Phillies

Phillies bullpen's ugly ninth inning takes some shine off a good win

Phillies

Aaron Nola had his gem. He did not need CG – as in complete game -- next to his name. He and the Phillies had their win.

Joe Girardi absolutely, positively did the right thing in getting Nola out of Monday’s night game after eight innings and 89 pitches. He had a 12-run lead, for cryin' out loud. Why risk a one-hopper off the kneecap? Why not save a few bullets for his next outing against the hated Mets? Why risk sending him out for the ninth and having it turn into a 20-pitch inning? Why not get someone in that wretched bullpen a little work so that maybe they’ll be a little sharper down the line?

The Phillies pounded out 14 hits and bashed five homers in beating the Atlanta Braves, 13-8. In the big picture, it was a good win for the lads in red pinstripes. That’s two straight four-game splits against top teams (the Yankees were the other) for the Phillies in the last week. Eleven games into the 60-game sprint, the Phillies are 5-6 and Bryce Harper and J.T. Realmuto are killing the ball. They both homered Monday night. They have combined for eight homers and 20 RBIs so far.

Despite all the good vibes provided by Nola and the bats, Monday night’s game left a sour aftertaste in the mouth because relievers Nick Pivetta and Trevor Kelley were tagged for seven runs (on seven hits, including two homers) in the top of the ninth.

 

This bedraggled bullpen can’t even close out a 13-1 game smoothly. Pivetta was charged with six of the seven runs and got just one out. Kelley gave up a two-run homer.

If you’re keeping track of the ugly numbers at home, the Phils’ bullpen has allowed 34 earned runs in 31 innings for a 9.87 ERA.

After the game, Harper was asked if the bullpen’s struggles put extra pressure on the offense.

“That’s a tough question,” he said. “I mean, I think as a team we have to be able to rely on our guys. We’re at the big-league level for a reason. Just like people rely on me each night not to go out there and punch out with the bases loaded, we have to be able to rely on the guys that are coming out of the bullpen and trust in those guys and give them the opportunity to do well -- to struggle, but to also do well.”

As Nola was putting the final brush strokes on his 10-K masterpiece in the eighth inning, Girardi telephoned the bullpen and spoke directly with Pivetta. It’s unusual to see a manager speak directly with a reliever, but Girardi wanted Pivetta to know why he was being used in a 12-run blowout.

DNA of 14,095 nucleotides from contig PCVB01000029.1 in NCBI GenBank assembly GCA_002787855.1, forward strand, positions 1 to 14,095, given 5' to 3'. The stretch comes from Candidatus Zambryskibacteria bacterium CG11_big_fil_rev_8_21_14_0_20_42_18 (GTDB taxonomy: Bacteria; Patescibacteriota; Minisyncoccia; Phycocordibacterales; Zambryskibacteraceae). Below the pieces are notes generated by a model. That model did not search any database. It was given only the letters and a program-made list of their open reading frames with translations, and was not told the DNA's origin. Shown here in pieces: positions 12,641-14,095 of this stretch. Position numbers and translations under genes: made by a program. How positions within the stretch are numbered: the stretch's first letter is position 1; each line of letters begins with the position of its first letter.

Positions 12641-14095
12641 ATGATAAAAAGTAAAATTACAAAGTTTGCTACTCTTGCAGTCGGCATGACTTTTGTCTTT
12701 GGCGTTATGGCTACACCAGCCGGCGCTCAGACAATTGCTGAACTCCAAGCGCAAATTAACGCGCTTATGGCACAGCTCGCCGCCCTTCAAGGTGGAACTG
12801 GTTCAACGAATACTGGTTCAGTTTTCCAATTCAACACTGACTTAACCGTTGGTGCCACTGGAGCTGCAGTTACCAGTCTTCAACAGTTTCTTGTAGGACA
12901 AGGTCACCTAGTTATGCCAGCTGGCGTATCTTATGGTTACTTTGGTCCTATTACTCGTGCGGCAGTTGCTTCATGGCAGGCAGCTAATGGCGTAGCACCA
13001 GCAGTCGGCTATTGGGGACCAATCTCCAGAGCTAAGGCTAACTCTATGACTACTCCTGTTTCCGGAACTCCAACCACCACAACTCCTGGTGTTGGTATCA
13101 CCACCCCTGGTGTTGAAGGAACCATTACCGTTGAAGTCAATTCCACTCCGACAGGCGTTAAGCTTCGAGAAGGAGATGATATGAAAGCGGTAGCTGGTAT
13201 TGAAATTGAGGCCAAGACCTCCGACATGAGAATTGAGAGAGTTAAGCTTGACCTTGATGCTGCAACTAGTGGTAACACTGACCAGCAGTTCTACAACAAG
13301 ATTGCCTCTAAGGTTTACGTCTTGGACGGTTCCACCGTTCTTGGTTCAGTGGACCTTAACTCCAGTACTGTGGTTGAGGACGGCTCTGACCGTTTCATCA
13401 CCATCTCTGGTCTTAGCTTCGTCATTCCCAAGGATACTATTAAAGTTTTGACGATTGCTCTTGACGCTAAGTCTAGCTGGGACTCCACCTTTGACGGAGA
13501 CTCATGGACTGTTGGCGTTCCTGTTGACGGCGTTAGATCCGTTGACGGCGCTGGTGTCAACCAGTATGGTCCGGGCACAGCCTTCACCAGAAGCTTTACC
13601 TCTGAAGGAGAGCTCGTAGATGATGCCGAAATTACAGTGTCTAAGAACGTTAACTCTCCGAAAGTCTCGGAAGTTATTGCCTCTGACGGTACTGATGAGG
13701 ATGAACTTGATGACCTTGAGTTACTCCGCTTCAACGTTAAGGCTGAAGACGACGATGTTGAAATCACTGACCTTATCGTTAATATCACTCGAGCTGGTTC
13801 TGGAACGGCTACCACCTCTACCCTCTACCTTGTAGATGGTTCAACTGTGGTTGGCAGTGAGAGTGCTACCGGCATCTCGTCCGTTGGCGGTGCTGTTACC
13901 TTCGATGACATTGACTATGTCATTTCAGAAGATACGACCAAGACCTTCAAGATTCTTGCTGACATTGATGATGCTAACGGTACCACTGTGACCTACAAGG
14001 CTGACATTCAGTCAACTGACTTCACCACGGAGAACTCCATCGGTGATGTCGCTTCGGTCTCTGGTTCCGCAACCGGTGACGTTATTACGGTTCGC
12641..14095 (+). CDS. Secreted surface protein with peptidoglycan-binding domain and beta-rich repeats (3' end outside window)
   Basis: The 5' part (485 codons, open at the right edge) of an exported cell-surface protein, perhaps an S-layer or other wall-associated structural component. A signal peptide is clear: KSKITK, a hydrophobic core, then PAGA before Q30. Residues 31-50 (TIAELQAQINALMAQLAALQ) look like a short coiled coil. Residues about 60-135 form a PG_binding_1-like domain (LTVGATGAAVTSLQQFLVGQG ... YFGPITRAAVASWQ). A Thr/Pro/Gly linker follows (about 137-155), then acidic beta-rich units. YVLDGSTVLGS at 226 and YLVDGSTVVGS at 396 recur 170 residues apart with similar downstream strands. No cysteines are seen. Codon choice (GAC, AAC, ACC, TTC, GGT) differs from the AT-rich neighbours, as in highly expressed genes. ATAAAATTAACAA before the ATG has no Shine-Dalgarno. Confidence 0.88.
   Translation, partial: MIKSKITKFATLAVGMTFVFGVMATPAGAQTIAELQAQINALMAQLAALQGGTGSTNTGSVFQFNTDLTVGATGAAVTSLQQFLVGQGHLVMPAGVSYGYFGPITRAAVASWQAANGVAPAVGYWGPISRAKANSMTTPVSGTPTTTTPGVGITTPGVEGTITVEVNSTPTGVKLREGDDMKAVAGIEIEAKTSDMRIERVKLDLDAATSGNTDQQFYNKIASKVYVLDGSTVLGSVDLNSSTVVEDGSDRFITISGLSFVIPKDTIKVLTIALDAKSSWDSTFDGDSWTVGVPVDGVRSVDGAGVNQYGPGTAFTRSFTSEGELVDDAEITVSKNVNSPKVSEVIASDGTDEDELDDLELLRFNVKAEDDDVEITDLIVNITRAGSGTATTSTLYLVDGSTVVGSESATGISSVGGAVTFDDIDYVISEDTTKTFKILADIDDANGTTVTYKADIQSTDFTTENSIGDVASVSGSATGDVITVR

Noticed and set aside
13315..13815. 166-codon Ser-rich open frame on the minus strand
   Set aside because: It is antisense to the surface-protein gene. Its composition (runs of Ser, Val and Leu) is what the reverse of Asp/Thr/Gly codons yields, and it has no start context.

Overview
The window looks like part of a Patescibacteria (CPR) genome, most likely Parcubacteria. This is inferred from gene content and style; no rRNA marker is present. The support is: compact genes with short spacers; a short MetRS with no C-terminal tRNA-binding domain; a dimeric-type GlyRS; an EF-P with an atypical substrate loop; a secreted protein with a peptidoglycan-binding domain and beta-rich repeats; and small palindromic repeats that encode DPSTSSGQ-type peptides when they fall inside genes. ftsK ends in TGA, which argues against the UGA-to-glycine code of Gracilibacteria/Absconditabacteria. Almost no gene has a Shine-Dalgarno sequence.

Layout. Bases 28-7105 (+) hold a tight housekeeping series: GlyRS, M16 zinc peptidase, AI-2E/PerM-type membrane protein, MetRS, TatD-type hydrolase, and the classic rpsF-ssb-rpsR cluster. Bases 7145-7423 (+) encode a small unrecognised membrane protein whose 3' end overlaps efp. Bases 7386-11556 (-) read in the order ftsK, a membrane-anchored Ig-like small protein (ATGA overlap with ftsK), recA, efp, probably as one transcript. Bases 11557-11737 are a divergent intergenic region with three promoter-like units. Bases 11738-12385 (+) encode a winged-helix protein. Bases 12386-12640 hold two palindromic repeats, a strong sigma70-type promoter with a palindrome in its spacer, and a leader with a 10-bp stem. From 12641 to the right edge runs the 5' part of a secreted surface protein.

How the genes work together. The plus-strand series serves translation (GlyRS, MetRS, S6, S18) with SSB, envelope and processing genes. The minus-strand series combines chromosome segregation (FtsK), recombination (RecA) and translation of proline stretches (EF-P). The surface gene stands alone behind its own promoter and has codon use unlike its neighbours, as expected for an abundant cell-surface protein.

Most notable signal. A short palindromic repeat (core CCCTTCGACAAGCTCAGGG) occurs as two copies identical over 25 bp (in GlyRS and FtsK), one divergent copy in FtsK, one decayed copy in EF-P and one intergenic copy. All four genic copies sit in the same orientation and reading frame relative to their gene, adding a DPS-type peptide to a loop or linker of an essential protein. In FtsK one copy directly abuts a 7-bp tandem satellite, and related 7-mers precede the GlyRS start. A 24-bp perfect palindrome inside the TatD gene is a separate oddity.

“I thought it was important that he pitch tonight,” Girardi said. “So, it was, ‘You're going to throw one inning.' It was nothing really enlightening. But I just wanted to explain to him why I was bringing him in this game. Because he hasn't pitched for five days and I thought he needed to pitch. But I needed to save him for length as well, and with Nola going so well, there was only one inning to throw.”

Pitching in a blowout can adversely affect a pitcher’s concentration. There’s no clubhouse access for reporters because of COVID protocols so it wasn't possible to speak with Pivetta after the game. Girardi had to speak for the pitcher’s mindset. 

“That’s frustrating for him because I believe he has the ability to get big outs for us,” Girardi said. "He was just up in the zone and that might be because of rust."

Pivetta had hoped to be in the starting rotation this season. He was beaten out by Vince Velasquez in summer camp. He has pitched 5 2/3 innings out of the bullpen and allowed 10 hits and 10 earned runs for a 15.88 ERA.

In a closer game, Nola would have been allowed to pitch the ninth. He had gas left in his tank.

Girardi gave his reasoning for going to the ‘pen after eight.

“I think we've seen the track record of pitchers since we've come back (from the COVID shutdown) -- how many people have gotten hurt,” he said. “It's the most up-downs that he's had. Eight innings. His high has been six. We weren't worried about the pitch count. Aaron did not want to come out. But sometimes I feel that it's my job to protect players from themselves, right? And I feel bad pulling him. I told him. I understand if he's upset with me. I'm OK with that. But the prize is not in the month of August. And we need him to be healthy. We don't need him to get fatigued. He'll come back on normal rest again. 

 

“I'm frustrated for the guys that gave up the runs because we want them to contribute and we want them to get going. It does not dampen that we won the game, that Aaron pitched great, and we swung the bats extremely well.”

The win was much needed for Nola. He had gone nine starts, dating back almost a year, without a win. He struck out 12 and walked none against the Yankees his last time out but came away empty because the bats were quiet and the bullpen got bruised.

“Obviously, I wanted to (finish the game), he said. “I understand where they’re coming from, for sure. Putting that aside, a 13-1 ballgame, it was a good game by us. The hitters came out hot. I felt pretty good overall. That’s all that matters. My stuff was working tonight. All three of my pitches, I was throwing for strikes. I was getting early outs and getting ahead of guys. I’ll take that into my next start. 

“I feel it would be a different conversation if it was a close game. I could see myself going out (for the ninth) if it was a close game. But we got a W that’s all that matters. I don’t really want to put all the emphasis on that. We split with the Braves. We’re going to take that into tomorrow. Every win we get is a plus.”

Subscribe and rate the Phillies Talk podcast:
Apple Podcasts / Google Play / Spotify / Stitcher / Art19 / YouTube

 

More on the Phillies